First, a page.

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1 Comment You Might Wanna Stop Making ... 'Cause It's Actually Kind Of An Insult

Hearing it made him want to explode. Here's what he did instead.

1 Comment You Might Wanna Stop Making ... 'Cause It's Actually Kind Of An Insult

This is "Scooter" Magruder. People have told him on more occasions than one that he "talks white."

But what exactly does that mean?


Magruder remembers a time when "talking white" wasn't even a thing.

"Let's go way back in the day when we were three-fifths humans ... during the slave trade. Before the Bloods and the Crips, gang banging and AKs, nobody talked white or black. They talked slave master and slave."

The founders wrote the three-fifths compromise into the U.S. Constitution in 1787 to determine how slaves would be accounted for with legislative representation. It was decided that each enslaved black person would count as only three-fifths of a person. The clause was repealed in 1865 after the Civil War and the adoption of the 13th Amendment, which abolished slavery.

But "talking white" still wasn't a thing even after slavery was outlawed.

"Things changed after the Civil War, luckily. Now you weren't talking white. You were just being uppity."

He's just waxing poetic there, and I love it. The bald eagle was actually named the national bird of the United States in 1782, almost a century before Jim Crow laws — named after an incredibly racist song-and-dance from the 1820s — were enacted to keep blacks separate and unequal in a post-slavery U.S. But you get the point.

If you haven't already caught on, "talking white" is not a thing.

And to say it to someone is to compare them to caricatures that you've somehow come to believe represent millions of people.

Needless to say, that would be ridiculous. Scholars would call that an ethnocentric viewpoint, which is basically the passing of judgment on other racial or ethnic groups that you see as inferior, perhaps without even realizing it.

"Talking proper isn't white. Talking black isn't ghetto," says Magruder.

BOOM.

Watch Magruder's impassioned delivery below:

Simon & Garfunkel's song "Bridge Over Troubled Water" has been covered by more than 50 different musical artists, from Aretha Franklin to Elvis Presley to Willie Nelson. It's a timeless classic that taps into the universal struggle of feeling down and the comfort of having someone to lift us up. It's beloved for its soothing melody and cathartic lyrics, and after a year of pandemic challenges, it's perhaps more poignant now than ever.

A few years a go, American singer-songwriter Yebba Smith shared a solo a capella version of a part of "Bridge Over Troubled Water," in which she just casually sits and sings it on a bed. It's an impressive rendition on its own, highlighting Yebba's soulful, effortless voice.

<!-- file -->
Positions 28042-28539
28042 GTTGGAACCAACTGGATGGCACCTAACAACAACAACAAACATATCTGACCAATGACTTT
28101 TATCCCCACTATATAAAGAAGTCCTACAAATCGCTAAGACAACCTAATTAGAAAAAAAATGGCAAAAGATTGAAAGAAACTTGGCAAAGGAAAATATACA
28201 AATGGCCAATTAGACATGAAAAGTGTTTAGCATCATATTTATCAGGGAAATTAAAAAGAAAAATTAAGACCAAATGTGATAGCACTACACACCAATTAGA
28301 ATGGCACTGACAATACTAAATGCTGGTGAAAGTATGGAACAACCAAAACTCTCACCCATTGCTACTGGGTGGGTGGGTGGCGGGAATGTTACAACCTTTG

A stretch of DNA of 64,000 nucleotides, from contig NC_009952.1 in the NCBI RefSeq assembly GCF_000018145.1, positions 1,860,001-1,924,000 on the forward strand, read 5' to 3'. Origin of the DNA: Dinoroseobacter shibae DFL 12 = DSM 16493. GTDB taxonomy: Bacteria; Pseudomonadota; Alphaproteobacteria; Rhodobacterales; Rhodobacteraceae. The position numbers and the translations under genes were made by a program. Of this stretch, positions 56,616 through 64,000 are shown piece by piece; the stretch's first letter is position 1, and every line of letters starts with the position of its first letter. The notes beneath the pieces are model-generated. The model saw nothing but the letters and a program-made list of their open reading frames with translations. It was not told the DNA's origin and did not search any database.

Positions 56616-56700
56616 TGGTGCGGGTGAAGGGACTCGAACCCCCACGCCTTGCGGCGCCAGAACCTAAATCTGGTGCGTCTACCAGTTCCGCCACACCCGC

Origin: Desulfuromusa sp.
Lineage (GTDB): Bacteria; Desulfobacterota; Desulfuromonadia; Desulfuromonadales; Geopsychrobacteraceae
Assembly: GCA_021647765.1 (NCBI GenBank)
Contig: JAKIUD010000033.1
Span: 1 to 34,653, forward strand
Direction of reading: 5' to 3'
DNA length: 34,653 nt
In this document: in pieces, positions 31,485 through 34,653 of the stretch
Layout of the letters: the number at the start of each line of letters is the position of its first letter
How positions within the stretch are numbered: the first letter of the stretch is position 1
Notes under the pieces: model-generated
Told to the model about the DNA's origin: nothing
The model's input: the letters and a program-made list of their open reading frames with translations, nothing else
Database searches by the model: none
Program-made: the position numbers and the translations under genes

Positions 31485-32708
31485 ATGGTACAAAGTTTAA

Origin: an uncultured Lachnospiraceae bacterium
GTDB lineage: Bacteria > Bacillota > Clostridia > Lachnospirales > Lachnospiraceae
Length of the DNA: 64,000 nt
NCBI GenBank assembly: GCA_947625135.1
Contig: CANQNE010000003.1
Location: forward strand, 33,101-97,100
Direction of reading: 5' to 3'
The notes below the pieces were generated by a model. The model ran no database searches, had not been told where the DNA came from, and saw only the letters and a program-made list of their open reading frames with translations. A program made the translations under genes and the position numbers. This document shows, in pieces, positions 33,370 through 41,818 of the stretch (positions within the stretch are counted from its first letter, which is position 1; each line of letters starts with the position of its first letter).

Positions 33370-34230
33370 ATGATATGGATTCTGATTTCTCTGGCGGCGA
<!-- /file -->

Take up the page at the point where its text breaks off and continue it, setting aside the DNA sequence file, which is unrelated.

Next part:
But British singer Jacob Collier recently added his own layered harmony tracks to it, taking the performance to a whole other level.

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Images courtesy of John Scully, Walden University, Ingrid Scully
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Since March of 2020, over 29 million Americans have been diagnosed with COVID-19, according to the CDC. Over 540,000 have died in the United States as this unprecedented pandemic has swept the globe. And yet, by the end of 2020, it looked like science was winning: vaccines had been developed.

In celebration of the power of science we spoke to three people: an individual, a medical provider, and a vaccine scientist about how vaccines have impacted them throughout their lives. Here are their answers:

John Scully, 79, resident of Florida

Photo courtesy of John Scully

When John Scully was born, America was in the midst of an epidemic: tens of thousands of children in the United States were falling ill with paralytic poliomyelitis — otherwise known as polio, a disease that attacks the central nervous system and often leaves its victims partially or fully paralyzed.

"As kids, we were all afraid of getting polio," he says, "because if you got polio, you could end up in the dreaded iron lung and we were all terrified of those." Iron lungs were respirators that enclosed most of a person's body; people with severe cases often would end up in these respirators as they fought for their lives.

John remembers going to see matinee showings of cowboy movies on Saturdays and, before the movie, shorts would run. "Usually they showed the news," he says, "but I just remember seeing this one clip warning us about polio and it just showed all these kids in iron lungs." If kids survived the iron lung, they'd often come back to school on crutches, in leg braces, or in wheelchairs.

"We all tried to be really careful in the summer — or, as we called it back then, 'polio season,''" John says. This was because every year around Memorial Day, major outbreaks would begin to emerge and they'd spike sometime around August. People weren't really sure how the disease spread at the time, but many believed it traveled through the water. There was no cure — and every child was susceptible to getting sick with it.

"We couldn't swim in hot weather," he remembers, "and the municipal outdoor pool would close down in August."

Then, in 1954 clinical trials began for Dr. Jonas Salk's vaccine against polio and within a year, his vaccine was announced safe. "I got that vaccine at school," John says. Within two years, U.S. polio cases had dropped 85-95 percent — even before a second vaccine was developed by Dr. Albert Sabin in the 1960s. "I remember how much better things got after the vaccines came out. They changed everything," John says.

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